The Big Insight: The amount of drugs and number of criminals entering the U.S. at the southern border has increased exponentially over the last few years.
Customs and Border Protection reported this week that apprehensions of migrants at the U.S.-Mexico border have topped two million so far in 2022, a record high. Although many of those apprehended pose little threat to U.S. security, the sheer volume of people coming across is making it harder for the U.S. Border Patrol and law enforcement to eliminate the criminal elements and drugs coming across the border.
1. The Border Patrol arrested more than four times as many criminal noncitizens in 2021 as in 2020.
In 2021, Border Patrol arrested 10,763 criminal noncitizens — defined as those convicted of one or more offenses for conduct defined as criminal in the U.S., whether committed here or abroad, prior to interdiction. The total for 2020 was just 2,438, and the 2021 total was the highest since 2016.
The 2021 arrests included 1,178 individuals previously convicted of assault, battery, and/or domestic violence, and 60 convicted of homicide or manslaughter.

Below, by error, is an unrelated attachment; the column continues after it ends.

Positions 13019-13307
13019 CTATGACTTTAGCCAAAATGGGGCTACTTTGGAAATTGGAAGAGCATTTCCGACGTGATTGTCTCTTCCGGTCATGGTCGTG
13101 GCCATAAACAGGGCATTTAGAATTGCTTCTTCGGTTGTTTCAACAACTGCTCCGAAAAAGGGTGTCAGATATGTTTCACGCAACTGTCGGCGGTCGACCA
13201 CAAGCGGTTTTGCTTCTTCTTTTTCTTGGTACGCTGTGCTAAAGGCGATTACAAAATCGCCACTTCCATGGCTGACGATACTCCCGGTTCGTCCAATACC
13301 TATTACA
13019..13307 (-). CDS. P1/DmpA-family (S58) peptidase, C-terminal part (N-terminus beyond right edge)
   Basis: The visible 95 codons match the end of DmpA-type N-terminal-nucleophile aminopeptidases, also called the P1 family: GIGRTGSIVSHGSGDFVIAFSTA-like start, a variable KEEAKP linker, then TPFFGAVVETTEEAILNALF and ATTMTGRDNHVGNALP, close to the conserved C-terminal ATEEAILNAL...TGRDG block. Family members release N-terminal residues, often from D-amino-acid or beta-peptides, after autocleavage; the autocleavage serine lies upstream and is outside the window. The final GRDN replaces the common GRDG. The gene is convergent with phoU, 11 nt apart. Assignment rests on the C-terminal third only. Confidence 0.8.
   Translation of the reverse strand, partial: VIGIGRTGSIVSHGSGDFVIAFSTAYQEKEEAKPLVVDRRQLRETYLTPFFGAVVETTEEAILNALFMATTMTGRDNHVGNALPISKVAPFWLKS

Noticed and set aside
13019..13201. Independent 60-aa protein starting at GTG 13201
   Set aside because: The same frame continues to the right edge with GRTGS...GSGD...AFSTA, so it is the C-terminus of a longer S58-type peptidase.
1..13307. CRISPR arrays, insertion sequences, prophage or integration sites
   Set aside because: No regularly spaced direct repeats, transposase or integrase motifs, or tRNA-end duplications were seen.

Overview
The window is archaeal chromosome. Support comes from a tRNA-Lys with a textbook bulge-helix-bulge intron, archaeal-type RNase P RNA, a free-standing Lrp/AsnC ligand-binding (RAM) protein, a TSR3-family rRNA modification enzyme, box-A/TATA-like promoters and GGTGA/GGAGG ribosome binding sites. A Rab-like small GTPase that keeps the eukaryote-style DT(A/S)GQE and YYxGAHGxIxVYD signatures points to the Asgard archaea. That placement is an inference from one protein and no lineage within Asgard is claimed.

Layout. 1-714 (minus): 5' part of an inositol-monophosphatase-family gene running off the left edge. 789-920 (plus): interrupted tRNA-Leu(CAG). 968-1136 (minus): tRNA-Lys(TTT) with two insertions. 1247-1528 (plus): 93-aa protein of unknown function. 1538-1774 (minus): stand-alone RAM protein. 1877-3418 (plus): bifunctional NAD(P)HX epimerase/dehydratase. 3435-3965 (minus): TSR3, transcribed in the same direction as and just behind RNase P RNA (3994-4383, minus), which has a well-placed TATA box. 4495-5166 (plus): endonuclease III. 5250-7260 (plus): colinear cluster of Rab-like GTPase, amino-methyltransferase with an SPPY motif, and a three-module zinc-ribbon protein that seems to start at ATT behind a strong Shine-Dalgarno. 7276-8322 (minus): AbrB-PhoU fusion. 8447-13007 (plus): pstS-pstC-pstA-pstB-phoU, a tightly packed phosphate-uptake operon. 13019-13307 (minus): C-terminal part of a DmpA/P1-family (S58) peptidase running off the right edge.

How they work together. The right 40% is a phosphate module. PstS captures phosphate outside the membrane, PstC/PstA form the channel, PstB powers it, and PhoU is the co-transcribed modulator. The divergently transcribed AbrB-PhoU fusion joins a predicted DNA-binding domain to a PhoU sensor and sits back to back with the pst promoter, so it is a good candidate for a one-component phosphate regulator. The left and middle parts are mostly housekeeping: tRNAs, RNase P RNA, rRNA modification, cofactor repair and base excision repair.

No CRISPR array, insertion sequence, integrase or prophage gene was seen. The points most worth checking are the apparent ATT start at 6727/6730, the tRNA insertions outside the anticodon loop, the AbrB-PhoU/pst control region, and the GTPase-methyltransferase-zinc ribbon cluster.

2. CBP seized 913,000 pounds of drugs in 2021.
The total included 192,000 pounds of methamphetamine, up 19% from one year earlier. Seizures of fentanyl at the U.S.-Mexico border are also surging, up 4,000% between 2018 and 2021. In just one vehicle stop in August, agents seized 187 pounds of fentanyl worth an estimated $4.3 million.
3. About 253,000 guns purchased in the U.S. are illegally trafficked to Mexico each year.
Mexico has one of the world’s highest rates of gun violence, and has five times as many illegal firearms as legal ones. Six of the world’s seven most violent cities are in Mexico — which is one of the reasons why so many migrants are attempting to come to the U.S. in the first place.
4. Cartels will make $13 billion this year trafficking migrants across the southern border.
This number is up from just $500 million in 2018. The fee to smuggle one person across the border can be as high as $40,000 — six times Mexico’s income per capita.
5. The combined budgets for CBP and Immigration and Customs Enforcement is up 50% over the past decade.
The two agencies cost taxpayers $28 billion last year, compared to $17.3 billion in 2011. Over the past two decades, the federal government has spent at least $333 billion on agencies that carry out immigration enforcement. The U.S. employs more than 53,000 immigration enforcement and border security personnel. In addition to about 25,000 CBP officers and 8,200 ICE agents, nearly 20,000 Border Patrol officers are devoted strictly to border protection. That number has doubled over the last 20 years.